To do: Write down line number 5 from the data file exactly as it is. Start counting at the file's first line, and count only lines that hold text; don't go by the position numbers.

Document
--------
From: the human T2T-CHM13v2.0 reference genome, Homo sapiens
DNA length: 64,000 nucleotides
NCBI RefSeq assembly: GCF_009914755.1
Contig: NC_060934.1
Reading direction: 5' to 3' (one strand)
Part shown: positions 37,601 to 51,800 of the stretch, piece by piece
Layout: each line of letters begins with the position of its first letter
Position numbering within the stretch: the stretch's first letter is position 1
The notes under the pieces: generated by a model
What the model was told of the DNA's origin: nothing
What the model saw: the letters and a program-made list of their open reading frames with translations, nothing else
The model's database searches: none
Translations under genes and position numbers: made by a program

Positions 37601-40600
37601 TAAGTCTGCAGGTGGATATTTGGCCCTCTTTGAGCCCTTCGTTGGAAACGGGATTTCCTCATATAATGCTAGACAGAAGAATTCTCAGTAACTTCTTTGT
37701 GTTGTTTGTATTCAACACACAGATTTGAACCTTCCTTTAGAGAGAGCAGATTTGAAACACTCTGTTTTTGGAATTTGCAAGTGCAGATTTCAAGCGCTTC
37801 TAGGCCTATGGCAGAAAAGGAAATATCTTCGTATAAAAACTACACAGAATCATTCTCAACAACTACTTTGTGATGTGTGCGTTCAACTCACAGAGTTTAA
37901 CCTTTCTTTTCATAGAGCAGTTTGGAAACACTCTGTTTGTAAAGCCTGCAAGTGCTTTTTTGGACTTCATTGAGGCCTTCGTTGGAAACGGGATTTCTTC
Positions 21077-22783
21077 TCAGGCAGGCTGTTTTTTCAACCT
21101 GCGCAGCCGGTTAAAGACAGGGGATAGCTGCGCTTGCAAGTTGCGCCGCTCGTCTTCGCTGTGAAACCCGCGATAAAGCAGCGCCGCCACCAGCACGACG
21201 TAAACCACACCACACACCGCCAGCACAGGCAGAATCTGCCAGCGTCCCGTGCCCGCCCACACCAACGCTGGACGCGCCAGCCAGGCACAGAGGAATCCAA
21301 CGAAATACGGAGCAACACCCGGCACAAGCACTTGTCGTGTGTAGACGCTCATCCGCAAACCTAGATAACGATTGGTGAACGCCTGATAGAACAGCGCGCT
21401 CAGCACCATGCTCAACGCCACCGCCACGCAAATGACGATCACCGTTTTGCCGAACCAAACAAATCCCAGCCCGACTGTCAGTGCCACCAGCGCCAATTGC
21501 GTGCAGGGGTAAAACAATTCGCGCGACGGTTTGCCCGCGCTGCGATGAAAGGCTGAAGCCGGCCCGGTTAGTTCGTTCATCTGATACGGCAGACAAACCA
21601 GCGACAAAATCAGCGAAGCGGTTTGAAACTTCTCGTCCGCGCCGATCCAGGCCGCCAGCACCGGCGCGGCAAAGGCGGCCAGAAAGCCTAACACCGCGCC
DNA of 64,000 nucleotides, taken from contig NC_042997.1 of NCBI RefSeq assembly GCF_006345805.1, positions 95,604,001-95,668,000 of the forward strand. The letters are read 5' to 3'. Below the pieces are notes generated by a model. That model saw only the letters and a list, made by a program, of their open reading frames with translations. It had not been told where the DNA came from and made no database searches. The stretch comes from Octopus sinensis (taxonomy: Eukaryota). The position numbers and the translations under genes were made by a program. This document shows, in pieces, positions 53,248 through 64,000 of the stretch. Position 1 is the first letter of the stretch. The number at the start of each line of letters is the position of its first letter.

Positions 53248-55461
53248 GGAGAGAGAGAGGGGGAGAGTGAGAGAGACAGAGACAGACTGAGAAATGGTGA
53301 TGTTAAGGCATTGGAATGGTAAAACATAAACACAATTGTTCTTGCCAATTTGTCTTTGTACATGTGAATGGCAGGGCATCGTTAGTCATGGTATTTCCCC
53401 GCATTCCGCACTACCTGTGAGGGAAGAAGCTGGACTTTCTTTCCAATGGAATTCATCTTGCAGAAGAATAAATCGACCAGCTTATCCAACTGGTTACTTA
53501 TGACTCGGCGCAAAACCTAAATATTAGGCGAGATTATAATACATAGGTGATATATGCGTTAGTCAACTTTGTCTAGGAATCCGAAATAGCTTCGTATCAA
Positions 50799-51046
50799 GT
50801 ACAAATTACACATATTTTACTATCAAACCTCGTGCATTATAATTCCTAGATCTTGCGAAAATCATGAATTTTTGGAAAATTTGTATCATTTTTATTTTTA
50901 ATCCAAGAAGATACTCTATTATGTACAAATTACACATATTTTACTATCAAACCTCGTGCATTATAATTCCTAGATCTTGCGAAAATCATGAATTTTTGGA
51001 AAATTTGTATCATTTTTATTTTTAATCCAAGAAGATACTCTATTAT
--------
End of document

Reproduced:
Reading direction: 5' to 3' (one strand)